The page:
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28 December 2011

Chopper lifts girl to safety after falling on Table Mountain

Cape Town-Lion's Head Rescue this morning. Pics taken at Heli-Pad at off Kloof Neck Road. The victim is placed into the heli-copter and flown to Vincent Palotti Hospital-Reporter-Barbara-Photographer-Tracey Adams

A TEENAGER was rushed to hospital after falling and “bouncing” about 30 metres before landing on an embankment while hiking with a group on Lion’s Head on Table Mountain yesterday morning.

The 15-year-old girl was stabilised before she was airlifted by a helicopter team and taken to Vincent Pallotti Hospital in Cape Town.

She was in a critical condition with multiple abrasions on her body, fractures to both ankles, as well as deep lacerations.

A jogger who witnessed the fall, Stephanie Nunn, described how she heard screams and then saw the teenager “bounce off the side of Lion’s Head.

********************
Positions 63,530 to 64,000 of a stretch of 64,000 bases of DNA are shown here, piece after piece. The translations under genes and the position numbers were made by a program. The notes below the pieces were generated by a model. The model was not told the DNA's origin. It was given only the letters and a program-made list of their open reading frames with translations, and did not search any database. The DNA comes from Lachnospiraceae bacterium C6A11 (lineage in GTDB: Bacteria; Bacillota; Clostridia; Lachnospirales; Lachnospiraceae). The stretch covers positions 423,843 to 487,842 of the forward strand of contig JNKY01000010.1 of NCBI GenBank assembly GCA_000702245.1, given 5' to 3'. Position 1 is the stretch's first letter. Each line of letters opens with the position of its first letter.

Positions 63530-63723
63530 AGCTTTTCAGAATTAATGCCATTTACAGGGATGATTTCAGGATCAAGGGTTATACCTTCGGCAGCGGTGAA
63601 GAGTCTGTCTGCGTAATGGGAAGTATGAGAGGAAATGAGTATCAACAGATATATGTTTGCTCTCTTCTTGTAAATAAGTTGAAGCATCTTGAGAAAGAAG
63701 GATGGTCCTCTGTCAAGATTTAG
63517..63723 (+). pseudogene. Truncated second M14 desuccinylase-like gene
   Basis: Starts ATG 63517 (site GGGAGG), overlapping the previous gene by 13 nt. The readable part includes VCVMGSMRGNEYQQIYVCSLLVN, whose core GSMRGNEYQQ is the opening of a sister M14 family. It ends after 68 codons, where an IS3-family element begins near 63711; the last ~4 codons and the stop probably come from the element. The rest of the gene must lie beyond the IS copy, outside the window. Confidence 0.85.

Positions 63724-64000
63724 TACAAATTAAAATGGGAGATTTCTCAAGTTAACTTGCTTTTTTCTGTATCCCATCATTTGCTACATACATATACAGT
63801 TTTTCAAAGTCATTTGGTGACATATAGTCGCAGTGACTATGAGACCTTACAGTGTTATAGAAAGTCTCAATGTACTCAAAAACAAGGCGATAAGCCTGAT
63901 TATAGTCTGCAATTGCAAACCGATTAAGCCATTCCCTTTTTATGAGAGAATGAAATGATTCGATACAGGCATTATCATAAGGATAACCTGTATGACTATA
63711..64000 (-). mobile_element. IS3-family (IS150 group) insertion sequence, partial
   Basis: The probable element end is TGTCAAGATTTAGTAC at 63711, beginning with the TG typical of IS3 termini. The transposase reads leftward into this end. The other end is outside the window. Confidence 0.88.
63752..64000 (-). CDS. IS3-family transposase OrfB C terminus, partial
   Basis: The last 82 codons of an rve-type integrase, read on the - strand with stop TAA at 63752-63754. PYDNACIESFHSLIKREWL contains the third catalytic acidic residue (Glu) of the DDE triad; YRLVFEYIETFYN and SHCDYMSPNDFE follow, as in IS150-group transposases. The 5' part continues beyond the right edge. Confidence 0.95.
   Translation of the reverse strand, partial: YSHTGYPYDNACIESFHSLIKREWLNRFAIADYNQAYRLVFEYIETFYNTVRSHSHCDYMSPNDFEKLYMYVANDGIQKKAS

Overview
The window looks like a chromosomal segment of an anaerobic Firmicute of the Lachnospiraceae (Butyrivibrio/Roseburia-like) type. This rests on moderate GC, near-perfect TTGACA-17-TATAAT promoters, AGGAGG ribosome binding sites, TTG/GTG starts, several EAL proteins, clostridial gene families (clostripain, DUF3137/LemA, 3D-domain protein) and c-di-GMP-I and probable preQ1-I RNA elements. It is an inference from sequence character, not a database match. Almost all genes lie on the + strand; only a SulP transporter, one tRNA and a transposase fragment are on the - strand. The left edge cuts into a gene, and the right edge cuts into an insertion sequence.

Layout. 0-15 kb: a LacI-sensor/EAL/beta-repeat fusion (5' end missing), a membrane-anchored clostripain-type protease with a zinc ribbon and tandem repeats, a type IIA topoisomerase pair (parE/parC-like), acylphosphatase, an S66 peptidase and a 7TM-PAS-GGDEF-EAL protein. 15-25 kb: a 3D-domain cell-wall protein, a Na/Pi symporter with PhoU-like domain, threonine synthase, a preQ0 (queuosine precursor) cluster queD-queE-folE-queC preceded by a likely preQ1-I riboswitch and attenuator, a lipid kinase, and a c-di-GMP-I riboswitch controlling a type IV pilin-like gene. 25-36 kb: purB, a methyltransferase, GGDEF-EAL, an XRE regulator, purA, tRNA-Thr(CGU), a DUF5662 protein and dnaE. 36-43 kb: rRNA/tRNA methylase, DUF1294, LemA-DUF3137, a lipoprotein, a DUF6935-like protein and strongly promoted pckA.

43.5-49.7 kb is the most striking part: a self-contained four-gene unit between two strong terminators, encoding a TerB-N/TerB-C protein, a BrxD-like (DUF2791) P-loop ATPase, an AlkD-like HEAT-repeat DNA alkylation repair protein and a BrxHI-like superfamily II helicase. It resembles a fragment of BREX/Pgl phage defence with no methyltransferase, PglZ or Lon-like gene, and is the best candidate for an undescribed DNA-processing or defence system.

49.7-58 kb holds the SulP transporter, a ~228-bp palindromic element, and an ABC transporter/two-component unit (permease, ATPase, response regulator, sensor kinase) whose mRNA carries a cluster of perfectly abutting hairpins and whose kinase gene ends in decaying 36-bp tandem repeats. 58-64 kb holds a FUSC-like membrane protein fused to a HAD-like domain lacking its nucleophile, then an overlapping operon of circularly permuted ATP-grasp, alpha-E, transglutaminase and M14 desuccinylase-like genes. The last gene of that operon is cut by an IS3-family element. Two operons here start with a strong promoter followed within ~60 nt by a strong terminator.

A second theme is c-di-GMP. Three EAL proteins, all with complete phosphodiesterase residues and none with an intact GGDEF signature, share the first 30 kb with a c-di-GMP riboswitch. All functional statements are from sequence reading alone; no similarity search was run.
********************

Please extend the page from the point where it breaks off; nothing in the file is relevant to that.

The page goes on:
“It was awful to see someone falling like that. I thought the person had died,” said Nunn.

“The person bounced twice and then I couldn’t see anything.

“I heard people screaming and immediately got out of my car and frantically ran to tell someone what I saw,” said Nunn, a Diep River resident who was in her car at the parking lot getting ready to take a jog on the mountain at about 6.45am.

“I then saw the group of people on the mountain trying to make their way down in the direction where I saw the body falling. I waited until the ambulance and the helicopter came.

“They then told me that it was a young girl,” said Nunn.

Emergency Medical Services spokeswoman Keri Davids said: “She was hiking with her father’s motorbike club. She tripped and fell about 30m and ended up in an embankment on Lion’s Head. The patient complained of pain throughout her entire body.”

Family and friends of the teenager declined to divulge details.

Hospital spokeswoman Sue Scholtz also declined to comment and said the girl’s parents had asked that her details be kept private.

“Unfortunately we cannot give out any information about the girl because we have to take into account patient confidentiality laws. Her parents do not want to speak to the media at all.

“They wouldn’t allow any interviews,” Scholtz said.

- The Star/IOL